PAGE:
Topic: exit logic and IPOs
- Exit timing: Bernard Baruch: “I made all my money by selling too early”
- Harvesting options for founder (as opposed to full exit): increase personal consumption, use debt capacity for other entrepreneurial ventures, sell to employees through gradual programs, MBO, mergers, strategic alliances with buyout downstream
- Share-based M&A has tax benefits (taxable moment is not the switch of shares, but the eventual sale moment), but cash is still king
- Post-IPO pro: you are still retaining control of the strategic direction (compared to a full sale) for a visible future. Even more, your large VC owners get diluted and replaced by a more amorphous public owners group.
- In US, you have to start filing public reports when you have 500+ employees and >$10M assets, no matter if your shares are traded publicly or not. Facebook ran into this (with old-time employees selling on secondary markets and bringing new investors count up). At some point made a deal with Goldman Sachs who grouped investors together and proxies them as one – annoyed SEC.
- Europe doesn’t have this threshold & related enforcements. And for a large part because it is much easier to get financial data on private companies (mandatory annual reports, etc)
- The IPO banker fees are dominantly 7% and non-negotiable. Facebook-kind of large exceptions are very rare. But there is a less obvious negotiable price component, like the volume of green shoe shares available for underwriters (typically ~15% of all shares sold).
- The first-day “pop” in price is basically extra value that company should have absorbed, but couldn’t hit with their pricing – and someone else picks it up by arbitrage (immediate sale or “flipping”). Avoiding this was one of the main goals of Google’s auction model, but they still had +15% pop. The safer workaround is just keeping the first offering minimal (10-15% of shares) and doing secondary offerings when the price has already stabilised on the market.
- Issues with IPO price benchmarking:
- you are comparing to other companies who have also chosen to go public. Is it really apples to apples – or are there other, more relevant benchmarks out there who have chosen to exit privately?
- when you are trying to calculate the valuation, you likely need Asset Beta for WACC calculation. Public benchmarks usually provide the Equity Beta (higher/riskier), which you need to adjust with their leverage (debt/equity ratios) before they are useful as a benchmark.
FIN587: Private Equity (Parker)
- Dimensions by which to distinguish between Private Equity firms:
- backing a strong management team? or seeing as fixing/replacing it as their main tool?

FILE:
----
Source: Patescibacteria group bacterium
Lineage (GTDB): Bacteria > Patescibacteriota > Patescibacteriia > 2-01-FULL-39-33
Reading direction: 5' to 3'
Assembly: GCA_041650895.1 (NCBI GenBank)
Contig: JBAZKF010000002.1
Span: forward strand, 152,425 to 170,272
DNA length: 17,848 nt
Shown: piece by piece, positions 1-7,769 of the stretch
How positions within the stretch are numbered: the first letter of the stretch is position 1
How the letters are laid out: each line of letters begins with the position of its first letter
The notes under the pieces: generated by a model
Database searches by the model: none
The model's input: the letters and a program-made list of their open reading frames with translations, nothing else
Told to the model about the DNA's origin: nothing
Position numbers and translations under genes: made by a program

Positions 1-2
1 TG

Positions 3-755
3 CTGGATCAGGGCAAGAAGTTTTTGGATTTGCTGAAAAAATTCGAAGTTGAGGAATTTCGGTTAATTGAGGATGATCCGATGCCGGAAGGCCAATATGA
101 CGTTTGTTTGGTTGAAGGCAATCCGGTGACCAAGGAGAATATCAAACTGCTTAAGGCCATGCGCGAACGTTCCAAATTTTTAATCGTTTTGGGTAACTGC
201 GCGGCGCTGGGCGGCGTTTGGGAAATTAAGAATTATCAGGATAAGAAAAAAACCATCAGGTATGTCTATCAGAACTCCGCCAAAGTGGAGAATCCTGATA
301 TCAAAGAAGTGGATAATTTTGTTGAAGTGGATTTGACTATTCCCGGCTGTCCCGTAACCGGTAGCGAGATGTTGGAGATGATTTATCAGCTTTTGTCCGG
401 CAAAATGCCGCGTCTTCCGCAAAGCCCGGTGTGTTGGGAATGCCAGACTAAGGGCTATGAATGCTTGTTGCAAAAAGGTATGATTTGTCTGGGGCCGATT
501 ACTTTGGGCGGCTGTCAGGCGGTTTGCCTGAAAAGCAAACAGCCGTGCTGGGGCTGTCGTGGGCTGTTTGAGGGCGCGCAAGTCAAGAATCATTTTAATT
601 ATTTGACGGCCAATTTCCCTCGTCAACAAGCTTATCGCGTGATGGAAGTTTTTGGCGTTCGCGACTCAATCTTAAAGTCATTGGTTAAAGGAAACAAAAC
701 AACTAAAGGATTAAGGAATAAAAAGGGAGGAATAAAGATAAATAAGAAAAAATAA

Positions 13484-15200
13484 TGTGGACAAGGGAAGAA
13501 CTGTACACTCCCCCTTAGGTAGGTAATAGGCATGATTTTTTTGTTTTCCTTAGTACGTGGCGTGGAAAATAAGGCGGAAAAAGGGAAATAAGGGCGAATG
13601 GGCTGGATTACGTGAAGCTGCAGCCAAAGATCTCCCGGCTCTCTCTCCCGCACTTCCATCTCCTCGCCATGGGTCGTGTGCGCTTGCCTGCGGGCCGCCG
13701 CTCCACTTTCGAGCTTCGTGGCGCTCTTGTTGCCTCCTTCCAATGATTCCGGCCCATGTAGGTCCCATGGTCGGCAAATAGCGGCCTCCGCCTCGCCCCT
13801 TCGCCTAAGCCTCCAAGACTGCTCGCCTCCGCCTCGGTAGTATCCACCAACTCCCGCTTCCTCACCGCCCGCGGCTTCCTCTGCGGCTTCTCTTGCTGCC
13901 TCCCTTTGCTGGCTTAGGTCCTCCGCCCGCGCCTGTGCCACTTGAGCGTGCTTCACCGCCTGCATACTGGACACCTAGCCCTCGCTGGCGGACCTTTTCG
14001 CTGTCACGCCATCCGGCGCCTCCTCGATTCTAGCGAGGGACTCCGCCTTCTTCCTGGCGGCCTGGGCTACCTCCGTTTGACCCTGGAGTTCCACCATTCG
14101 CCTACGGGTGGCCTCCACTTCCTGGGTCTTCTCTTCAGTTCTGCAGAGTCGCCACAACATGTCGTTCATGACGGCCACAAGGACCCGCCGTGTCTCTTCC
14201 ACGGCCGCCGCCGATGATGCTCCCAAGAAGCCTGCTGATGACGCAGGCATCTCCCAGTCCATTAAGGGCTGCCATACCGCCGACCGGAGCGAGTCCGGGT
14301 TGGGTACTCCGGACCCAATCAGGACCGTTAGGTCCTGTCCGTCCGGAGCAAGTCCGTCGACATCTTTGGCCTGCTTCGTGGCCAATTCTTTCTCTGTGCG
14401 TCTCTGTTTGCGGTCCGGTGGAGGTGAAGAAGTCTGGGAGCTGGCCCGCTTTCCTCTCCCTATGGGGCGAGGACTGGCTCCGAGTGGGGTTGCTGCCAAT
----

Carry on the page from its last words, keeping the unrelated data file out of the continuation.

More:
- Control: majority equity deals only? minority, with covenants?
- Stage: Growth, Mature
- Stability of underlying investment: from very high stability to disruptive tech plays
- Macro perspective: seeking financial inefficiencies or betting on new insights
- Operations: in-house teams, external consultants, intent to get involved
- Leverage: using money from own fund mainly, or lending more from others
- Fund size
- Sourcing approach
- Concentrated LP base is a huge risk. There were funds that wanted to take only Harvard, Yale, Stanford, etc money. In 2008-09 these endowments were all out of air and funds in trouble – they had chosen to ignore for example oil-rich sovereign wealth funds that were virtually untouched.
- Very often you hear from funds that their second fund will stay the size of their successful first one (desire to not go too big to lower the bar on deals, etc). Almost never happens, $200M funds blown out of the water are always followed by a $1B raise.
- Private Equity investment proposal in a nutshell, “Buy cheap, sell dear, and do things in between that make the spread larger”:
- What to Buy
- What to Pay (and Why this Will Win – why will you get it at this price): macro environment, micro evaluation, your unique angle.
- How to Pay
- What to Do to Increase Value (Buy cheap, sell dear and do things that make the spread larger)
- Expenses – trim the fat
- Leverage –
- Cash – get rid of the excess
- Asset sales – finance, not romance
- Growth Strategies
- When and How to Sell: IPO, Strategic… or can you dividend your way out of this? IPO/Strat in parallel paths makes the most money. But if there is not Strat interest right now as we’re bidding, why will there be later?
- Buying “right” (both price AND terms, distribution of control, due diligence) is important because you can not turn it back. If you get them wrong, you are doomed for your returns.
- Extreme negotiation illustration: “Name your price and I’ll pay it. I just set the terms.” and later “$1B you are asking for is fine. The terms are… $1 / week schedule.”
- Ideal that few PE firms actually get to: never buy at an auction, but always sell via an auction.
Topic: Thinking like an LP
- Goals of Endowment Portfolios (from Stanford to Hewlett Foundation)
- Payout: fund today’s generation, 5%
- Purchasing power preservation: fund tomorrow’s generation, 3-4%
- Real Return generation: growth of capital, 1-2%
- Adds up to desired 10-11% returns with minimal risk
- Makena is a fund of funds to provide a vehicle for private investors who have been looking to invest along endowments, but this would dilute the focus of university management companies too much. Most of people have come from LP side, so can relate to their needs more.
- $16B under management, 35% from sovereign wealth, 30% family offices, 23% endowments/foundations, 12% pensions. Dozen investors make up 70% of capital. And a single family can change the LP geographical landscape (5% from Africa)